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How to Argue & Win Every Time: At Home, At Work, In Court, Everywhere, Everyday Paperback – April 15, 1996
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From Publishers Weekly
Lawyer Spence's guide to winning arguments spent 26 weeks on PW's bestseller list.
Copyright 1996 Reed Business Information, Inc.
A celebrity defense lawyer who garners quantity face-time during publicity-soaked trials, Spence, as attentive O. J.-ers know, is the aw-shucks Wyomingite who hates neckties, prosecutors, bankers, and pretense in general. He also hates losing an argument, which he has rarely done in a courtroom. Here, Spence distills his bar experience into the secrets of his success and translates that into the plain language of the real world of jobs, romance, and child rearing. Spence exhorts readers to believe that the art of arguing is verily the art of living, and aversion to argumentativeness only hinders people from getting what they want. So throughout this disputation, Spence anticipates objections (which he dubs the "Lock" ) and supplies refutations (dubbed the "Key" ). Spence's overall keys to winning are to contend without being contentious, to persuade instead of overwhelming "the Other," and to always be credible. Though discursive in style, Spence's prose is pointedly sharp in essence and displays unself-consciously his own flamboyant personality. Rises above the herd in the conduct-of-life genre. Gilbert Taylor
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Top Customer Reviews
Let me start by saying that the title of this book is a bit misleading, and intentionaly so. This book isn't about arguing as much as it's about communicating. Mr. Spence useds the word 'argument' in the context that everything we articulate- whether it's a desire to teach , punish, express wants or state an oppinion- is essentialy an argument.
The twist to this little tome is that effective arguing is not a act of selfishness but a labor of love. A good argument is one in which the greatest good is served.
I particularly found the chapter on arguing with kids quite useful. I tend to be quite authoritarian and rule oriented when it comes to child rearing and this little chapter taught me that kids will grow into responsible loving adults without being constantly hovered over and corraled into so called 'correct behavior'. This chapter is worth the price of the book alone.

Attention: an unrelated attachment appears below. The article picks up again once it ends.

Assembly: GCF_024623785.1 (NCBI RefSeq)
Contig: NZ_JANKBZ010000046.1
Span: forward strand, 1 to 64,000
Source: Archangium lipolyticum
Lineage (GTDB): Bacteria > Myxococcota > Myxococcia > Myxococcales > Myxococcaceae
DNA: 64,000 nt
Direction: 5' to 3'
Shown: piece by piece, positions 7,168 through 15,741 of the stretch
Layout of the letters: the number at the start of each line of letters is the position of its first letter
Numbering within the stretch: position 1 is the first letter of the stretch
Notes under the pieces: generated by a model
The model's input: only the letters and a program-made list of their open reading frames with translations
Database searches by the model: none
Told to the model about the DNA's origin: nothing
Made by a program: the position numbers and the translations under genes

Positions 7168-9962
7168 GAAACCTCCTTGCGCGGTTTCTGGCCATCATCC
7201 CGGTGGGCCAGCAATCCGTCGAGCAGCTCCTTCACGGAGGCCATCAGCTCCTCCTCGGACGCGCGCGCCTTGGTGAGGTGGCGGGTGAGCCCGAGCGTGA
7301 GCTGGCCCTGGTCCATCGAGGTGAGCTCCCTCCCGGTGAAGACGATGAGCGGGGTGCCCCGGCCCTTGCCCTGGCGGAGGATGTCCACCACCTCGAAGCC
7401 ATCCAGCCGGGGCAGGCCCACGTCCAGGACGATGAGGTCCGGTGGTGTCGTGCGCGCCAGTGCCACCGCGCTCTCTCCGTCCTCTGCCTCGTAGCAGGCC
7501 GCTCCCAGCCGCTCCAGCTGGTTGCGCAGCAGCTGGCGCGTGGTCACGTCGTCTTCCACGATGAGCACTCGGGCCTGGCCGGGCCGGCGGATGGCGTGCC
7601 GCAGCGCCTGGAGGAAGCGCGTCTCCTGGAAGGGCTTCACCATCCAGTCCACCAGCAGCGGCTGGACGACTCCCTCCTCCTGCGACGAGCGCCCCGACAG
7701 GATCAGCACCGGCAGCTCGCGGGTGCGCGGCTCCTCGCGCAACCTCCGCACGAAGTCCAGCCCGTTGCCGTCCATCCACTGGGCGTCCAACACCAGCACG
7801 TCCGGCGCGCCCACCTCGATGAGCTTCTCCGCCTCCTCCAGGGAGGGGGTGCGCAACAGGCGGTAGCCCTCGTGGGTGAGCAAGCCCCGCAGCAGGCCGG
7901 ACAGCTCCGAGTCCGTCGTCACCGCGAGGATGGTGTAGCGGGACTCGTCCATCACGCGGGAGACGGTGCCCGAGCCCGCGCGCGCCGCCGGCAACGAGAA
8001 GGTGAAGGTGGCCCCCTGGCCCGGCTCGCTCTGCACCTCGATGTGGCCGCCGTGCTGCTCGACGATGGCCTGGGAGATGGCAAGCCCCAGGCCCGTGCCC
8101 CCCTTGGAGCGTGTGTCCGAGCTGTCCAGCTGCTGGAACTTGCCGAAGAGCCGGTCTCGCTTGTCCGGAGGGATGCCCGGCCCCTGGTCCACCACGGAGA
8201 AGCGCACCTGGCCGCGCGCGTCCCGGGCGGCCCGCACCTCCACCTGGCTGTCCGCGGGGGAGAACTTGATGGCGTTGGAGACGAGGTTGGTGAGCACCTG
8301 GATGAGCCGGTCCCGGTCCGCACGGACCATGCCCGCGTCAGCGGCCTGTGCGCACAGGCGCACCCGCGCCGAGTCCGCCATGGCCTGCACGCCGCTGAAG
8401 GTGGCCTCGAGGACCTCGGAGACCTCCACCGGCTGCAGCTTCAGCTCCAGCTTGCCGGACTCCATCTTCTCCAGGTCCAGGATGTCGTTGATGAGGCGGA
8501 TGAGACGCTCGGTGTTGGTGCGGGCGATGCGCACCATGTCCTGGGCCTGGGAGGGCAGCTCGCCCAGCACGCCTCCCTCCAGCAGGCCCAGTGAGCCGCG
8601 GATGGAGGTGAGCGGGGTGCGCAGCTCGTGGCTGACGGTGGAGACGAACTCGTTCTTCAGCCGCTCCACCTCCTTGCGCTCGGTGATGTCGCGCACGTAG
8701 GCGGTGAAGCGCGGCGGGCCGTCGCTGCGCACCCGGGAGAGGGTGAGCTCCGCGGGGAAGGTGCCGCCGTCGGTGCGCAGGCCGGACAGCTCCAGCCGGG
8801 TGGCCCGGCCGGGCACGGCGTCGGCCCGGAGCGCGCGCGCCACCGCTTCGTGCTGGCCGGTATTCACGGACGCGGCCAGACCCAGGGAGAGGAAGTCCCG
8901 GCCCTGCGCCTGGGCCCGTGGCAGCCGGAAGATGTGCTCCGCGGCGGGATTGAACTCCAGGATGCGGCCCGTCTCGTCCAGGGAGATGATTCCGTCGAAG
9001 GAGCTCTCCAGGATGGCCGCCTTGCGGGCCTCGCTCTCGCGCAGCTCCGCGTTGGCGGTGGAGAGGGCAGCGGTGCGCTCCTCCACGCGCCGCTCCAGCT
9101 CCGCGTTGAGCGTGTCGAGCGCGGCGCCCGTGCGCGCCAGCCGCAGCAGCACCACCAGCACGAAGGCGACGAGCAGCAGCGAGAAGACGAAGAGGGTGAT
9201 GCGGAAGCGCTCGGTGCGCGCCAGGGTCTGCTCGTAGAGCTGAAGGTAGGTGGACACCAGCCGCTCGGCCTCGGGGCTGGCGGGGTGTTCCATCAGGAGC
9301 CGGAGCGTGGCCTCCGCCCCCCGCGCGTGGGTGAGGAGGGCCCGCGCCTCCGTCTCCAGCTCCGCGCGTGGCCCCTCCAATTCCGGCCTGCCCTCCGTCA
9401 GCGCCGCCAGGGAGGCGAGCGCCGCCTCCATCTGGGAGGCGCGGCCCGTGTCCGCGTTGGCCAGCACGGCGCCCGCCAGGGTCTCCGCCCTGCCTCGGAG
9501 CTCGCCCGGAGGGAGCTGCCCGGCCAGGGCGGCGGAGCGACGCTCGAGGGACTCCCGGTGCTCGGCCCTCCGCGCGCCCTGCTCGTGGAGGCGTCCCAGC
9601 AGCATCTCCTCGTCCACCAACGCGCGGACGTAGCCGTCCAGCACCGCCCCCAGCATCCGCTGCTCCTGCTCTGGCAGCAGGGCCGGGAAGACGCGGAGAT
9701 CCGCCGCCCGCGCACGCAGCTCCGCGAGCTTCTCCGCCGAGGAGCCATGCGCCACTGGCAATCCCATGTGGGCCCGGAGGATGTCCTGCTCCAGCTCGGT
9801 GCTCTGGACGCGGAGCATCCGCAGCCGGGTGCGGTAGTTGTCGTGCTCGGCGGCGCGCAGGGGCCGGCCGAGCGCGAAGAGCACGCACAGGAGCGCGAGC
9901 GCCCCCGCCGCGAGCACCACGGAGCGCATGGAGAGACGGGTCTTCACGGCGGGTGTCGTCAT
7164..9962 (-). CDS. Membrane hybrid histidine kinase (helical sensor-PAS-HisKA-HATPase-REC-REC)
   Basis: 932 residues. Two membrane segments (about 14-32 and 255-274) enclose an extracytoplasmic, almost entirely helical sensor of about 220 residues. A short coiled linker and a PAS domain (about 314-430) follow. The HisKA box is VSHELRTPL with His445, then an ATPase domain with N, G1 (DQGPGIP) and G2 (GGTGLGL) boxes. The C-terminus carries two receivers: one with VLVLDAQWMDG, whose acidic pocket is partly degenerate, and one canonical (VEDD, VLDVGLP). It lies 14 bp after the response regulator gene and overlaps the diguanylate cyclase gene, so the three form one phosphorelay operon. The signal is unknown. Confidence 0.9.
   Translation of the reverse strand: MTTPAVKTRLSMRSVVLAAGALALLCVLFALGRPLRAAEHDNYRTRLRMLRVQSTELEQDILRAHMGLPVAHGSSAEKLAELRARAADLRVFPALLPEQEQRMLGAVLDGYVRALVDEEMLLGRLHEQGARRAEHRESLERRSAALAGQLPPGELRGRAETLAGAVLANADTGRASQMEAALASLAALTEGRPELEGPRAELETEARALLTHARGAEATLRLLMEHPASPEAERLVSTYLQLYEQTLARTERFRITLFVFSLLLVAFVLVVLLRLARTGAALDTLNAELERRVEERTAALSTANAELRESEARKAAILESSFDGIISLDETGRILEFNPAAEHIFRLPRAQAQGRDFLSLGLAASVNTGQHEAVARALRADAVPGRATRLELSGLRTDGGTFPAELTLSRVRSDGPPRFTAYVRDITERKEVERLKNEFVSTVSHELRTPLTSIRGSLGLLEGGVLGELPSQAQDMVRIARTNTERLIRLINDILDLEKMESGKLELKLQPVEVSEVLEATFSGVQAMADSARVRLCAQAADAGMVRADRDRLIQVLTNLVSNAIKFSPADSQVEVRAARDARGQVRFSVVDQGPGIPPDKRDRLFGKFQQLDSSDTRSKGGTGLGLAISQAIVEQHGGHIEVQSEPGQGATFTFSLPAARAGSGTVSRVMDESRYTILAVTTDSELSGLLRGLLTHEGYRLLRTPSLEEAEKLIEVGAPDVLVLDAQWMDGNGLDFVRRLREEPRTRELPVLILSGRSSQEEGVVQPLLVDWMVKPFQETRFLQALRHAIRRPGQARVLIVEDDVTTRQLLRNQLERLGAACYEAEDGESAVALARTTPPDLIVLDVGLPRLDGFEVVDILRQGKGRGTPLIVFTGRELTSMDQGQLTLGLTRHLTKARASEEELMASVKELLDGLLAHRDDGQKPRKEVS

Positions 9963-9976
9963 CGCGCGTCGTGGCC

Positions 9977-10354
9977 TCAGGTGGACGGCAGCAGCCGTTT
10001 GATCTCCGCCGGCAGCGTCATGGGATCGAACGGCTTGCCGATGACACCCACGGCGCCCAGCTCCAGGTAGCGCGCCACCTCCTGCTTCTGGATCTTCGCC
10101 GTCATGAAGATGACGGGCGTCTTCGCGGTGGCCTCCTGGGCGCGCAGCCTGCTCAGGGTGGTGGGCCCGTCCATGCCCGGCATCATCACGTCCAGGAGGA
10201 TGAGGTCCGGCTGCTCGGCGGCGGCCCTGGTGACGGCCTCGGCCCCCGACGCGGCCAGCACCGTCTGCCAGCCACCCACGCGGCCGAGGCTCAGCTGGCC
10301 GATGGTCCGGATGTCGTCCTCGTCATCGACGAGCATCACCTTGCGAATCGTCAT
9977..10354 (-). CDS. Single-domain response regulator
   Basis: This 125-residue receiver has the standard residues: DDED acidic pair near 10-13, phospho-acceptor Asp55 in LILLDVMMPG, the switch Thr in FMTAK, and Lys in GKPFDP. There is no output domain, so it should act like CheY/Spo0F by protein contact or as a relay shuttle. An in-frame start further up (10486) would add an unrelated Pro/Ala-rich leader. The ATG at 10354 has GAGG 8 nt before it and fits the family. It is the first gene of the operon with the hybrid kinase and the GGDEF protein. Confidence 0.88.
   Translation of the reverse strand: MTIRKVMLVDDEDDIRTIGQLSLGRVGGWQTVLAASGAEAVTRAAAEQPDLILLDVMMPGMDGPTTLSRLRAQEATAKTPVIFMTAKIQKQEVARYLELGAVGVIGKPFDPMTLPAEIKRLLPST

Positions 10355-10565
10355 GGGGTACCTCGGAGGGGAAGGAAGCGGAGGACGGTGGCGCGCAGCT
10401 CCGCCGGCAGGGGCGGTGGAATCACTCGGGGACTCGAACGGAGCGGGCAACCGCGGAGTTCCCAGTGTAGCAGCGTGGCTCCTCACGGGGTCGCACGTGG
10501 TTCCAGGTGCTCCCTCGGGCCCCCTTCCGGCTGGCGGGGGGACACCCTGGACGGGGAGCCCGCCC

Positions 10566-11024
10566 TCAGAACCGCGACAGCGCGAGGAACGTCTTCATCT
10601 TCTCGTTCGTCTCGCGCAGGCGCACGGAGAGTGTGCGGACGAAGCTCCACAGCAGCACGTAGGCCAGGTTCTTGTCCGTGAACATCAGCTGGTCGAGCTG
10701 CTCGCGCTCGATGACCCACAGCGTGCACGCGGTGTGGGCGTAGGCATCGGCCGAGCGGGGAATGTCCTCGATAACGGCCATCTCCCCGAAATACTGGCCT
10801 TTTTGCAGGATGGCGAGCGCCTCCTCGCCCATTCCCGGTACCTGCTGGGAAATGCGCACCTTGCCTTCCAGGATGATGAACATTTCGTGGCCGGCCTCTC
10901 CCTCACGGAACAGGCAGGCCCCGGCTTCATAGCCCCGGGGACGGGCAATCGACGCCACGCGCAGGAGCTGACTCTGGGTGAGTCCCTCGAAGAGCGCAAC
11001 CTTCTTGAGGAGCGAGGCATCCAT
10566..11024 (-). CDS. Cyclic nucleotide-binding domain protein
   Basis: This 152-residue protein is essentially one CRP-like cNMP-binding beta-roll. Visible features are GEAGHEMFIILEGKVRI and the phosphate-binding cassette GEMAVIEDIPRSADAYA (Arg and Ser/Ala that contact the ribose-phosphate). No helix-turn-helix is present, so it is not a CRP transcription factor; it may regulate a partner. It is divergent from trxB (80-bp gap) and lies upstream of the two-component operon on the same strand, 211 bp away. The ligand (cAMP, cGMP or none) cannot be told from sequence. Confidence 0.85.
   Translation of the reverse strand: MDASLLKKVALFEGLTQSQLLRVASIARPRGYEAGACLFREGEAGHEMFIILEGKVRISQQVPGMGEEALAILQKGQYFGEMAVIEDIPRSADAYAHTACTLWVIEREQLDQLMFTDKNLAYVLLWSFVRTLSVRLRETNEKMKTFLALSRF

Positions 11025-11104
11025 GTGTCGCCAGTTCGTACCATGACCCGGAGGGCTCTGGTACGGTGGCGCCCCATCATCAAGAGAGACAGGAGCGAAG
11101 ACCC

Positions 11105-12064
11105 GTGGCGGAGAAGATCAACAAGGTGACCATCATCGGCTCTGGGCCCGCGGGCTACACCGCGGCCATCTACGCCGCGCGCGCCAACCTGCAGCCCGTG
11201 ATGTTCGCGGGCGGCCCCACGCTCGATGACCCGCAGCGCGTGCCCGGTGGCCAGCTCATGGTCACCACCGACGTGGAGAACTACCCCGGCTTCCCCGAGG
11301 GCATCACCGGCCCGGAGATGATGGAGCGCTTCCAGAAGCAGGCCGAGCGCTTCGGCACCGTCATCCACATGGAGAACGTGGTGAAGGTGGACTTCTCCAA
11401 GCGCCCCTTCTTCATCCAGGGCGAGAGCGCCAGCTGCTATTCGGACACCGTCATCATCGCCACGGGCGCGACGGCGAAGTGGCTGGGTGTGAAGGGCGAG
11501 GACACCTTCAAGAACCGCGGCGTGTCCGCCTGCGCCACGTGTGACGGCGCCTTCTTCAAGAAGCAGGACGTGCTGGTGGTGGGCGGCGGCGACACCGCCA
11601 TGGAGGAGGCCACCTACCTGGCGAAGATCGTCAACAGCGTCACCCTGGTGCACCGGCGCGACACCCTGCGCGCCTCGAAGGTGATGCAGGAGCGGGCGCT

I recommend this book to anyone who has ever asked for anything in his/her life. Well hell! I must be recommending this book to everyone.
Very briefly; you have to prepare, you have to listen to the other, you have to understand the other, find common ground, and you have to be credible. Therefore you should not avoid emotions and your argument should be personal, and you must always be truthful. Our argument cannot be perceived as a threat or we will never be heard, and assault is not argument. He discusses how to deal with prejudice and hostility and tells us that sometimes losing is winning and sometimes an argument shouldn’t be made at all. He also mentions that telling personal stories is a good way of getting people to see things your way. In addition to advice and guidelines there’s also quite a bit of wisdom and personal opinions, some of which I agree with and some of which I don’t agree with.
One thing I object to is that he sometimes overextends his perspective. For example, there are arguments, or communications, which should avoid emotions and for which the people involved and even their perceived credibility should not matter. I am talking about peer review in natural science and mathematical discourse, which I see as the best path towards “truth”. In that case only the evidence matter and the data and mathematical derivations speak for itself. However, that is outside of his expertise, like so much else that is outside of his expertise. That’s why I titled my review “A Lawyer’s Perspective”.
That does not mean it is not a good book. The book is filled with useful insights and I learned a lot from the book. One of the things I learned from this book is that if I know a lot about a subject and I am arguing with someone who’s very misinformed but stubborn I must resist the temptation to be patronizing, or to crush them. My goal should be to inform them, not to make them hate me. That was just one of many examples of what I’ve learned reading this book. I highly recommend this book.
FYI: As of Oct 2011 Mr Spence is in his 80's and though retired still blogs. When I was writing my book I emailed him and he responded personally the same day.
Author of "A Painful Truth - The Entrapment of America's Sick"
(How Being Ill Got Me Arrested)
How to Argue and When Every Time is a wonderful guide to being a better communicator. I have bought several copies and I continue to give to friends and employees who struggle to be understood. Great read!